There are four takeaways for me:
1. The knowledge map that he creates is essentially what we tried to do with the Train for Hoops program four years ago. Academics are suited for the program because you complete the assignments online and the computer program assesses your performance automatically and uses the algorithm to design the next assignment. In basketball, players had to track and input their own performance. As coaches and parents told me over and over, that is too much work for a player.
It is not ideal. However, it begs the question: if you’re not prepared to spend an extra 10 minutes writing down your performance during your workout and transcribing it to a computer online to generate a progressive workout program, how serious are you about your improvement? If you go through a workout without tracking your progress by any measure – whether video analysis, outcome totals, time – how do you know that you are improving? How do you know that your effort is leading somewhere?
2. “The paradigm is that once you get 10 in a row, it forwards you into more and more advanced modules.” Is that how we progress players? Khan calls this a “System of Mastery.” School is not like this. When you take a math class in school, you do Chapter 1, you do the homework and you take a test. You are evaluated on the test, which becomes your grade, and you move to chapter 2. This creates gaps in your knowledge. If you scored an 80% on the Chapter 1 test, that means you did not master 20% of the material. In most cases, the material builds, so you have a 20% hole in your foundation for chapter 2.
Youth sport is more like the traditional educational system. A child signs up for an u8 basketball team. His responsible coach teaches him the basic fundamentals. However, he does not master all the skills. The next season, he signs up for u9 with gaps in his skills that may or may not be corrected. If the u8 player never learns to jump stop properly, and the u9 coach assumes all the players know how to jump stop, the player may progress to u10s not knowing how to jump stop. He may not be called for travels every time in the games because the officials have a lot of leeway with u8s and u9s, so he and his parents may not even see the gaps in his development. At u10, all of a sudden, he doesn’t play much because he constantly gets called for traveling or because he’s terribly off-balance when he shoots. He gets discouraged and quits, and it stems from the lack of focus on skill mastery when he was 8. He moved to the next level because of age, not mastery, and he lacked the foundation to build skills. Some players progress on and on with a gap in their skill level or general fundamental movement skills until high school. A player may be fast enough to hide his inability to dribble with his left hand, a skill that should be mastered at a young age. Eventually, that gap in his skills will prevent him from progressing.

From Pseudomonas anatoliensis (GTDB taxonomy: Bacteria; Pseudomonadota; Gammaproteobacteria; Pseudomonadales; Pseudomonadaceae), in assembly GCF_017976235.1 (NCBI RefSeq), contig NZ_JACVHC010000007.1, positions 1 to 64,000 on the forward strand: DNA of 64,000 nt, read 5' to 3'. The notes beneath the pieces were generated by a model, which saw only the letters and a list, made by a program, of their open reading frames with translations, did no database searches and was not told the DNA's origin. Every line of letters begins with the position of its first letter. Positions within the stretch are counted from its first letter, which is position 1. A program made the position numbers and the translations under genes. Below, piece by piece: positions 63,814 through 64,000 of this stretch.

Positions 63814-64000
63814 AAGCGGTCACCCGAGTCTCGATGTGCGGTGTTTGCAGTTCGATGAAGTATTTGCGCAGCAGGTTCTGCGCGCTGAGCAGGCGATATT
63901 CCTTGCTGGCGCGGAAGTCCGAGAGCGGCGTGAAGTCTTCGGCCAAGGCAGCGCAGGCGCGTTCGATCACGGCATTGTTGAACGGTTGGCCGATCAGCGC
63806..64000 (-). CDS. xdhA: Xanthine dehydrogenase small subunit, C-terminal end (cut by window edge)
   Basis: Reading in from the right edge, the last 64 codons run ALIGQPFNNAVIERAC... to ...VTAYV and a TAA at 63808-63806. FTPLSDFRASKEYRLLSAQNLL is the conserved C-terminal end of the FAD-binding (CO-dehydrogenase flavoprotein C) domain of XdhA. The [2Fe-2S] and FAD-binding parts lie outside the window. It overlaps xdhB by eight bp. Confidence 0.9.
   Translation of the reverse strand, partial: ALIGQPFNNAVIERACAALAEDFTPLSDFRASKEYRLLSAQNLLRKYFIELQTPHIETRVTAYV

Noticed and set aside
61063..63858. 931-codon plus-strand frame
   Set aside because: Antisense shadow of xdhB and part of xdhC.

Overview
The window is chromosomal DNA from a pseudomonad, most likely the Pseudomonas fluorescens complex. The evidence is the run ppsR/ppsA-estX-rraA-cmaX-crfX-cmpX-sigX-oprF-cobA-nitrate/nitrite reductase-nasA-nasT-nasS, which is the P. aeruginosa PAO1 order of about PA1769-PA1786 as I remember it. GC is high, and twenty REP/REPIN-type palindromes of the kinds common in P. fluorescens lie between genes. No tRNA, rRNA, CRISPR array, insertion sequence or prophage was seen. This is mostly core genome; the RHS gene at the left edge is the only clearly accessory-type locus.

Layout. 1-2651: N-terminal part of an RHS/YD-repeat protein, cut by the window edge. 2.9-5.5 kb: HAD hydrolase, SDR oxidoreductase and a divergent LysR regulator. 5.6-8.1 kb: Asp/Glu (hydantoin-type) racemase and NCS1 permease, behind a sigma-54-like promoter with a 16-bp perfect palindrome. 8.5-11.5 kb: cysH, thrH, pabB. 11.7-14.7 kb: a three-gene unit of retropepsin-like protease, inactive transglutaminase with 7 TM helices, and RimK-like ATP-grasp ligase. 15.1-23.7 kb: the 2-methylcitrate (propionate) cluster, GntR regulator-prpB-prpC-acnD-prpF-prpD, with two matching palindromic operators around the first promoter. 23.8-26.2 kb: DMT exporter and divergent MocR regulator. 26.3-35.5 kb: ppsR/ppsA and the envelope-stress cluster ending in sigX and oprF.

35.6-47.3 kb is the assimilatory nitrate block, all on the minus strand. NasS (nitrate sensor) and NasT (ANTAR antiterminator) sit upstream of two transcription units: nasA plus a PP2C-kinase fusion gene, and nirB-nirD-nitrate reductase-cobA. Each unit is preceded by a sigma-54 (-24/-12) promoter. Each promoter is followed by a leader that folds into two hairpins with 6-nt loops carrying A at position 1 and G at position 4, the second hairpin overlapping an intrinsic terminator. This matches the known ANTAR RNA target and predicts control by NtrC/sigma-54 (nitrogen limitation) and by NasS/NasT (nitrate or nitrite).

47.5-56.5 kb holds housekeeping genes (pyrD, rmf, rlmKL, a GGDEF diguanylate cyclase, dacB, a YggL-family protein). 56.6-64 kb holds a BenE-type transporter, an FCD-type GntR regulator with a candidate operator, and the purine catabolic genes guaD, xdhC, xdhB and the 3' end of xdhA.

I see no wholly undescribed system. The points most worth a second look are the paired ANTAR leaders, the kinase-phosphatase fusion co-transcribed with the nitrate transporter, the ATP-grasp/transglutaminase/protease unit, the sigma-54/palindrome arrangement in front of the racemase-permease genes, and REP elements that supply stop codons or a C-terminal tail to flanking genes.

How can we create leagues that are based more on mastery of skills for promotion than age or size?
3. At around 11:20, he shows data from the Los Altos School District. “Over and over, five days in, there is a group that’s raced ahead and a group that’s fallen behind.” Once those children who have fallen behind get past the one concept, they race ahead. The implication is that classes are often grouped by a snapshot of ability; similarly, teams are picked based on a snapshot of ability. However, a player may be stuck on one concept or move, and once they master that move or concept, they race ahead. If they are cut because of that snapshot, they may never master that move or concept because they have been weeded out of the competitive stream, and they likely quit.
4. When he shows the data of the Los Altos School District, he says about the green color (children who are proficient in a concept) and the red color (children who are struggling with a concept), “Even better, let me get one of the green kids to intervene and be the first line of attack and tutor their peer.” What a great way to enhance both students’ learning while also keeping the students at somewhat of a similar level! Teaching the concept to a peer will enhance the student’s understanding and retention of the material.
Similarly, reader Josh Littlejohn put his players in charge of the team for a game to see how they would react to a lack of a coach. It is an interesting example of an athlete-centered environment.
The Khan Academy illustrates a fundamental shift in the way that we organize the classroom. Is it possible that similar concepts can re-organize the sports development environment?